A terrible accident in India has made international news: four people died when a family trying to take a selfie fell from a dam. Two others managed to keep from falling.
The dangers of taking selfies have persisted and even eclipsed shark attacks back in 2015. One study found that 259 people have died while trying to get a picture of themselves between October 2011 and November 2017. Nearly three-quarters of the victims of these accidents are men, while the mean age was not even 23 years old. The study claims that the vast majority of the victims were in India, though Russia, the U.S., and Pakistan were close behind. However, the study was conducted in India and involved little more than keyword searches for news stories involving selfie accidents, so the geographical results were likely skewed.
While the public loves to use selfie accidents as a teachable moment to jeer at, they are still tragedies that involve real victims. While some of them involve people who were, admittedly, being reckless, many others are the result of an oversight on someone else’s behalf.
This particular selfie accident in India, for example, involves the Pambar Dam, a brick dam that is 54 feet high. Recent pictures of the dam show that there are few railings and many accessible areas with no safety precautions at all. According to one official, the family fell when someone slipped – meaning there were both no railings and the footing was insecure.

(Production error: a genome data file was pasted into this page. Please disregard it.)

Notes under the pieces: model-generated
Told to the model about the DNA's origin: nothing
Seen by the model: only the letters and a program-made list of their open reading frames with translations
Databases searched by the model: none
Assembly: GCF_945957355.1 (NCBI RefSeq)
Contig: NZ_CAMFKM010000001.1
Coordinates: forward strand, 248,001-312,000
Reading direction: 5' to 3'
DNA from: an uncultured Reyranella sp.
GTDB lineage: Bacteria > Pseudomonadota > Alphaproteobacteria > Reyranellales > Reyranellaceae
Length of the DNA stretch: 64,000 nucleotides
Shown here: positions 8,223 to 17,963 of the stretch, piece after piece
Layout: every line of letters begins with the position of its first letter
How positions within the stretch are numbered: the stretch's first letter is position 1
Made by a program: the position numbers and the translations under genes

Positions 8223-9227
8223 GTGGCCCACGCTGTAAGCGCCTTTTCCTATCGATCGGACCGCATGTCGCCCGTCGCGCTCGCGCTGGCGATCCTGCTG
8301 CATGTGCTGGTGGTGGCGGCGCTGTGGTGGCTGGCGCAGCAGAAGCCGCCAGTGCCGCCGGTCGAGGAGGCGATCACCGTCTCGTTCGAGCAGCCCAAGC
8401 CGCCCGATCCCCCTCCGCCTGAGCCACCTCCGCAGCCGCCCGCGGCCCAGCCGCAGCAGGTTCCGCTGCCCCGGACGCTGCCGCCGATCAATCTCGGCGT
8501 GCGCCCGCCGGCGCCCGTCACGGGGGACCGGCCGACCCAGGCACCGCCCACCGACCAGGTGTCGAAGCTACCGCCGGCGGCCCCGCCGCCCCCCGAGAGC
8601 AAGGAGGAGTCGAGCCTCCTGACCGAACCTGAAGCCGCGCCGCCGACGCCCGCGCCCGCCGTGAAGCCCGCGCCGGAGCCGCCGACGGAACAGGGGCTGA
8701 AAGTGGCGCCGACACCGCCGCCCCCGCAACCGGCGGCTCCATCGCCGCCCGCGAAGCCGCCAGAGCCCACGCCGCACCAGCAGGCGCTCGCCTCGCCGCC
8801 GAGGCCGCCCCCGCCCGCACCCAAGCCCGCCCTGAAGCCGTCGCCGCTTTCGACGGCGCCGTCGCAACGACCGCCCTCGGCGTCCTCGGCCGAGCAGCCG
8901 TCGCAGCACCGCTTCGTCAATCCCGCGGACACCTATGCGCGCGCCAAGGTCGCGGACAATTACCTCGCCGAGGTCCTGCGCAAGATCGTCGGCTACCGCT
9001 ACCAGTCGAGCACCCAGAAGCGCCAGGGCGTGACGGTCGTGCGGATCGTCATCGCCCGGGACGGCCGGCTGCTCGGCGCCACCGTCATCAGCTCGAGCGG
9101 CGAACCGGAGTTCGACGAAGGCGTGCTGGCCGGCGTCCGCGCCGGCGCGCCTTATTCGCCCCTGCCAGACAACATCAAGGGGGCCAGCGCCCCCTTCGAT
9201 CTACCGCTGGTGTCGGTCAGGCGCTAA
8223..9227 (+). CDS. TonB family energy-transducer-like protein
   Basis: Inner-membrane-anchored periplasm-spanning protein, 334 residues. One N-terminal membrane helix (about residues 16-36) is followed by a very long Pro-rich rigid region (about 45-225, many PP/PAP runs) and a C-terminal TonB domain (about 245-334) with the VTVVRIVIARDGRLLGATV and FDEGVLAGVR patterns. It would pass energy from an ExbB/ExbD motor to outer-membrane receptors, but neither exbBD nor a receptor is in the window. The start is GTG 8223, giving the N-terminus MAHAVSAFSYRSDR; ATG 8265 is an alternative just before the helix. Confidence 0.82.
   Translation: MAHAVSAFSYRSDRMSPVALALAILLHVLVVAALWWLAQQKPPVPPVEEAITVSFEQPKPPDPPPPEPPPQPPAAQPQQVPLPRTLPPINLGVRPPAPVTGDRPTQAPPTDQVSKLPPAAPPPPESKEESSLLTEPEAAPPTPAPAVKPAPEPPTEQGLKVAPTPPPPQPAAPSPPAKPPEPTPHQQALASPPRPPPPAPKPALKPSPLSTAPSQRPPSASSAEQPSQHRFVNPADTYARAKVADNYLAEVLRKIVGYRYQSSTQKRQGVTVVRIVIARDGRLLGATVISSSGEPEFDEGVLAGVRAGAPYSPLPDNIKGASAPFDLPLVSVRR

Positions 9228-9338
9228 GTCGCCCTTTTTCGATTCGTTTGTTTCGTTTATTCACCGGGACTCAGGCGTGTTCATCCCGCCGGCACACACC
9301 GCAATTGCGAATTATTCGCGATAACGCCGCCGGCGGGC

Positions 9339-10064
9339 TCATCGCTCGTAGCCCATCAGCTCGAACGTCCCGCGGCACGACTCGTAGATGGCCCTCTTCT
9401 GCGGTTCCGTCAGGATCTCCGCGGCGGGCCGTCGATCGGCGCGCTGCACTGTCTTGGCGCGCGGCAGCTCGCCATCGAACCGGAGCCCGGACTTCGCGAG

The incident brings out the tug-of-war that often surrounds premises liability claims in the U.S.
On the one hand, you have the ideas of risk assumption and comparative fault – the victims of selfie accidents frequently get hurt when they literally go out on a limb to get a cool picture. When people notice signs that tell them to go no further or that warn them of dangerous conditions, they can be held to have assumed the risks of going ahead and snapping a photo. This can keep them from holding the owner or manager of the premises liable for their injuries. Even if there are no signs but the dangers are apparent, the victim’s role in putting themselves in harm’s way can reduce the amount of compensation they receive through comparative fault or contributory negligence.
On the other hand, though, premises owners should take reasonable steps towards making sure people do not get hurt while on their property. When they ignore serious hazards that are clear dangers to unsuspecting visitors, they should be held accountable for their negligence and their omissions.
When it comes to people who venture onto the premises in order to take a selfie, property owners should actually take some extra precautions to keep visitors safe. The allure of an Instagram-worthy photo can push some people towards taking risks that they otherwise would not have taken. Once they creep towards the edge, the realization that going one inch further can be enticing enough to warrant having a fence in place to at least warn them that they may be getting too enraptured with their photo.
About the Author